The Living Daylights (1987)

The Living Daylights (1987)
  • Time: 130 min
  • Genre: Action | Adventure | Crime
  • Director: John Glen
  • Cast: Timothy Dalton, Maryam d’Abo, Jeroen Krabbé


James Bond 007’s mission is to firstly, organise the defection of a top Soviet general. When the general is re-captured, Bond heads off to find why an ally of General Koskov was sent to murder him. Bond’s mission continues to take him to Afghanistan, where he must confront an arms dealer known as Brad Whitaker. Everything eventually reveals its self to Bond.

One comment

  • It seems like everyone loves the early Sean Connery Bond films, and it seems as if most people at least like one or two of the Daniel Craig films. I can’t, however, find many people who like either of the Timothy Dalton films. It’s a shame, really, because The Living Daylights, to me, is an underrated gem. It is easily my favorite Bond film since the Sean Connery era, and in some ways, it is my favorite.

    Why is The Living Daylights so good? The number one reason is action. Out of the top ten action scenes in the Bond series, at least two of them are in this movie. The first is a spectacular car chase with the best Bond car ever, a beautiful sports car upgraded with missiles, skis, spikes for ice, and lasers. (“I’ve had a few option extras installed” – one of my favorite Bond lines). Every other car in the Bond movies, save the one in Goldfinger, is dull compared to this one. The other great action scene comes near the end. I won’t spoil it for you, but it is one of the wildest and most thrilling death struggles I have ever seen. When I first saw this film in the theater, there was a mixture of gasps and excited laughter from the audience at the craziness of it. This was, in some ways, a golden age of action scenes in movies. It was when budgets were big enough to do cool stuff, CGI was still ten years off, and directors weren’t too lazy to choreograph great action scenes. This movie is an example of how great action can be.

    The second reason this movie is so good? Gadgets. I already mentioned the car, but Dalton’s bond in this movie had a couple of other nice ones as well. I’m always disappointed when a Bond movie doesn’t have at least one or two gadgets. They are part of what makes the movies so cool, and what makes every heterosexual male fantasize about being James Bond. Who wouldn’t want to have all kinds of little futuristic, secret toys in their pockets?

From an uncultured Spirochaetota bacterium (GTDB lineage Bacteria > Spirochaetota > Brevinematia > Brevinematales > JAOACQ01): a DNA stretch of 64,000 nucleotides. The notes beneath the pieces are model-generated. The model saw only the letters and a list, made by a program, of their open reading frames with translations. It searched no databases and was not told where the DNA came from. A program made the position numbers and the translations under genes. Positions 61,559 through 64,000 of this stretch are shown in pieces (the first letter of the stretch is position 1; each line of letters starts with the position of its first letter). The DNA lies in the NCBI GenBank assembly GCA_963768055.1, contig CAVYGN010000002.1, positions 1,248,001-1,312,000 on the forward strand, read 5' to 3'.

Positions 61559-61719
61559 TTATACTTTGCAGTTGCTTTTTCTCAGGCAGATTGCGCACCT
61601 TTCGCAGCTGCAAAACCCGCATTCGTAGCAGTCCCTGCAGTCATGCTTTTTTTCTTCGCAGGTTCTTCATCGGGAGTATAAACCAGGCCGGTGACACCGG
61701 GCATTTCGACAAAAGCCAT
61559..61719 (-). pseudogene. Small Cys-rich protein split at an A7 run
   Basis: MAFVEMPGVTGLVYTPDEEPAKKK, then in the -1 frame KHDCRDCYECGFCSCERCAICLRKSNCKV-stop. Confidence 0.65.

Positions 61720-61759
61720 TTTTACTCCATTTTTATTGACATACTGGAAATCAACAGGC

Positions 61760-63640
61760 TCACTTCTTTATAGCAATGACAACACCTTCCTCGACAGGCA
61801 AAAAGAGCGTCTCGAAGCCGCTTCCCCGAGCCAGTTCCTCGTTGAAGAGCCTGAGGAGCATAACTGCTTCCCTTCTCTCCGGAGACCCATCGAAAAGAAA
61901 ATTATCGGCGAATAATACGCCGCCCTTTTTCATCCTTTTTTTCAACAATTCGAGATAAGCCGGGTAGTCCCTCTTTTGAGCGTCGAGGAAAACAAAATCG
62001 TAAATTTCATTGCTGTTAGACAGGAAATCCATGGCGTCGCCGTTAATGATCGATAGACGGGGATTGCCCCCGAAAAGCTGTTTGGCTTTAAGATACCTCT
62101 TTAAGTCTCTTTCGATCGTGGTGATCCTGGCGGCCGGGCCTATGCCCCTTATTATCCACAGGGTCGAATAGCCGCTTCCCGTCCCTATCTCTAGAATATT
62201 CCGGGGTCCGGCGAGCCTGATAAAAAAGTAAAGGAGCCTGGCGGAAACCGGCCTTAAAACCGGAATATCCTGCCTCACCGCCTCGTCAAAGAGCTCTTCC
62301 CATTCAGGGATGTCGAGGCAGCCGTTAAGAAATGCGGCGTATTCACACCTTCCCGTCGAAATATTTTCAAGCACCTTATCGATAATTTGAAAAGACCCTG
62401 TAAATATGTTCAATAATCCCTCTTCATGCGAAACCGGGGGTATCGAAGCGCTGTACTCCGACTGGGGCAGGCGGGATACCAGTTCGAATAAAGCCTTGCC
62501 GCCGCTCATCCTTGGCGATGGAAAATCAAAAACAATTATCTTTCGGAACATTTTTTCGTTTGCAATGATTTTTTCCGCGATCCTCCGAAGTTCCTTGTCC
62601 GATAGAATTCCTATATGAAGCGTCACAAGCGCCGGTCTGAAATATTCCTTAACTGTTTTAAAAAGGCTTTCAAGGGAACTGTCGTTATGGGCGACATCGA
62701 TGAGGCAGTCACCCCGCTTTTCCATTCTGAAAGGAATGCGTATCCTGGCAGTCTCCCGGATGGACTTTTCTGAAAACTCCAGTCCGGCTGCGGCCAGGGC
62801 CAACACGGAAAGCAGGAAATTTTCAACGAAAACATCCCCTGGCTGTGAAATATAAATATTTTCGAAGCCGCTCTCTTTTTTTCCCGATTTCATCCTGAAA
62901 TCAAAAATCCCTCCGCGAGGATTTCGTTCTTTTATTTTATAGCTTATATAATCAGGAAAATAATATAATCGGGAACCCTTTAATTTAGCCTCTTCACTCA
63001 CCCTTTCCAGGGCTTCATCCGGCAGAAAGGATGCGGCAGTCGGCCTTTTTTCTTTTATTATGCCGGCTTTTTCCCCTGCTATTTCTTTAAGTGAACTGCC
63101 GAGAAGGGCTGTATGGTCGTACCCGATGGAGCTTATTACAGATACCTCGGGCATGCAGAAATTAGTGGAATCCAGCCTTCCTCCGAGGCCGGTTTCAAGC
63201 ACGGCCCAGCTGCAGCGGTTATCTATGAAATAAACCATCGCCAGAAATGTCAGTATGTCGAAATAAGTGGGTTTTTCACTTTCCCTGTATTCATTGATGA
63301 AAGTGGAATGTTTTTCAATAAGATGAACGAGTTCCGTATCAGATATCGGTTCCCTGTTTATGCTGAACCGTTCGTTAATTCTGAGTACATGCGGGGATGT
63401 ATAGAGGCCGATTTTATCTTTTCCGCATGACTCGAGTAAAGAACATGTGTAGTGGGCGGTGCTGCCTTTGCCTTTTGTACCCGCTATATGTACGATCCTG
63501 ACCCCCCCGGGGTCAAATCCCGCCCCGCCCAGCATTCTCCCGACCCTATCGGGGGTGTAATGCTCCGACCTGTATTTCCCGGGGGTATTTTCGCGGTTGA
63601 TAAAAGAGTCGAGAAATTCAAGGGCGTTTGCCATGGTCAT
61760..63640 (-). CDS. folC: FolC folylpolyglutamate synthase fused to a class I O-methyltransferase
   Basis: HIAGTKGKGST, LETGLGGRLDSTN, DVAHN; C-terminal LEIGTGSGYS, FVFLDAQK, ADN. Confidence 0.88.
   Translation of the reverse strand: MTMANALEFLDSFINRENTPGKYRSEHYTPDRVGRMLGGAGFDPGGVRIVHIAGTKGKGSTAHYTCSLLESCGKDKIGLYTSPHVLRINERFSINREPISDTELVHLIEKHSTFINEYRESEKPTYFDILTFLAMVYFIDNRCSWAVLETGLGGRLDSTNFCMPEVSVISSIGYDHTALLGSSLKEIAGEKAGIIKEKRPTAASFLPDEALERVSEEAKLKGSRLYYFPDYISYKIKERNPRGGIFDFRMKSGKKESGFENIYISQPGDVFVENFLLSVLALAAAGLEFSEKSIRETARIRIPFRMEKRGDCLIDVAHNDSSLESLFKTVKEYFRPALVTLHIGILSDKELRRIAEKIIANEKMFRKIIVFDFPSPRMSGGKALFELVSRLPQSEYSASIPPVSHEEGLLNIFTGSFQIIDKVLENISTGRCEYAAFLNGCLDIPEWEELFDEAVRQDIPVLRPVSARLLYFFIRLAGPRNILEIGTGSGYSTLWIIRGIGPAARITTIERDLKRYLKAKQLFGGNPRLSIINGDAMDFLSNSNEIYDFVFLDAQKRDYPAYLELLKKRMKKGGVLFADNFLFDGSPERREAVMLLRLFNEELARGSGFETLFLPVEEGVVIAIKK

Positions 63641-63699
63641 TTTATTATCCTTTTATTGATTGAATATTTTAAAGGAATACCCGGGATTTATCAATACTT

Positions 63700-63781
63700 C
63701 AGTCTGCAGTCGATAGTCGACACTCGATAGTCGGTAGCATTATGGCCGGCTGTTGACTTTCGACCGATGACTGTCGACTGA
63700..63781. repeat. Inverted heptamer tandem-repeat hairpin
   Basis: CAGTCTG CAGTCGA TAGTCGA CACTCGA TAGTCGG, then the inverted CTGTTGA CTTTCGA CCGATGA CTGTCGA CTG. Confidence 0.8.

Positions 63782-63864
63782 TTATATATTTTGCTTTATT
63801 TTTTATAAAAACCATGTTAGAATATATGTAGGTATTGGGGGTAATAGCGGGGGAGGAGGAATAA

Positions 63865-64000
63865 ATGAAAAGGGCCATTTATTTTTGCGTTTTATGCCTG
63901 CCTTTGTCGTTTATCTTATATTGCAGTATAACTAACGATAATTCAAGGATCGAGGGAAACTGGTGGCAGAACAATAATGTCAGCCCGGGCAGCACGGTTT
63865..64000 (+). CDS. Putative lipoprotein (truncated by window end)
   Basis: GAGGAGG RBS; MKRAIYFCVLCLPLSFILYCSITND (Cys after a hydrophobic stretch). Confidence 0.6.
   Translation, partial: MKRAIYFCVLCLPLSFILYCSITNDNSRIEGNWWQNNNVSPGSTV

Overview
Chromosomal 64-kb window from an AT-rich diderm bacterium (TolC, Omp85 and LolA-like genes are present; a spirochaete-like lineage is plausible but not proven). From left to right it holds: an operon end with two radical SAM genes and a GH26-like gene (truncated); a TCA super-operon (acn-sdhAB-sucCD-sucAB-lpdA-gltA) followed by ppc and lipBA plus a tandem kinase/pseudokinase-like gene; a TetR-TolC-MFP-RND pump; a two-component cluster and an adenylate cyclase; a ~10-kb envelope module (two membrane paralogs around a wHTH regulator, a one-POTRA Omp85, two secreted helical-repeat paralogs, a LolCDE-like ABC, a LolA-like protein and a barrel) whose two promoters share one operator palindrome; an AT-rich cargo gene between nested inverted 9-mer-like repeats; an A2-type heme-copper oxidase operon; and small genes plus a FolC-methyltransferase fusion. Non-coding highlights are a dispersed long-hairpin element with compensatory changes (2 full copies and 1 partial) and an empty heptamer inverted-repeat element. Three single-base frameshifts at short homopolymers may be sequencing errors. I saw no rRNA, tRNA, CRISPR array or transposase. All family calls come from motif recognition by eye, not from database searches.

I have never understood why Timothy Dalton didn’t catch on with audiences. So he wasn’t quite as macho and charming as Sean Connery – big deal. Compared to Roger Moore the Clown, he was fantastic. He was serious, tough, and dark enough, but he still retained a sense of humor, and so did the movie. Dalton had great range – imagine Bruce Willis, if Bruce Willis was a classically trained British actor. During the action scenes, he retains a sense of calm and confidence, without cracking a dumb joke every five seconds (but maybe the occasional smirk). That is why the crazy action scenes work so well. I found Timothy Dalton to be way more enjoyable than Pierce Brosnan, and I like him better than Daniel Craig too.

    This movie had some pretty decent villains, although the plot was unnecessarily convoluted. The big henchman, who Michael Fassbender reminds me a lot of, is one of my favorite Bond henchmen of all time. He isn’t just a big brute or a bodyguard. He is also an assassin, with capabilities about on par with Bond. If there is a true weakness in this movie, it is that the Bond girl is pretty weak. Granted, most Bond girls are pretty weak, but this one (other than being very easy on the yes) is kind of a nuisance. She does some retarded stuff sometimes, and doesn’t do much besides shout stuff like “look out” with her eyes wide open.

    I recently saw Skyfall, and I was thoroughly disappointed by it. Bond movies have fallen so far from what made them so enjoyable – James Bond uses gadgets, kicks ass, foils the villain, and gets the girl. He doesn’t need to be a clown, and he doesn’t’ need to be a dark, brooding hero either. Instead of constantly reinventing this formula, I wish that somebody would make another Bond movie like this one.

Leave a Reply

Your email address will not be published. Required fields are marked *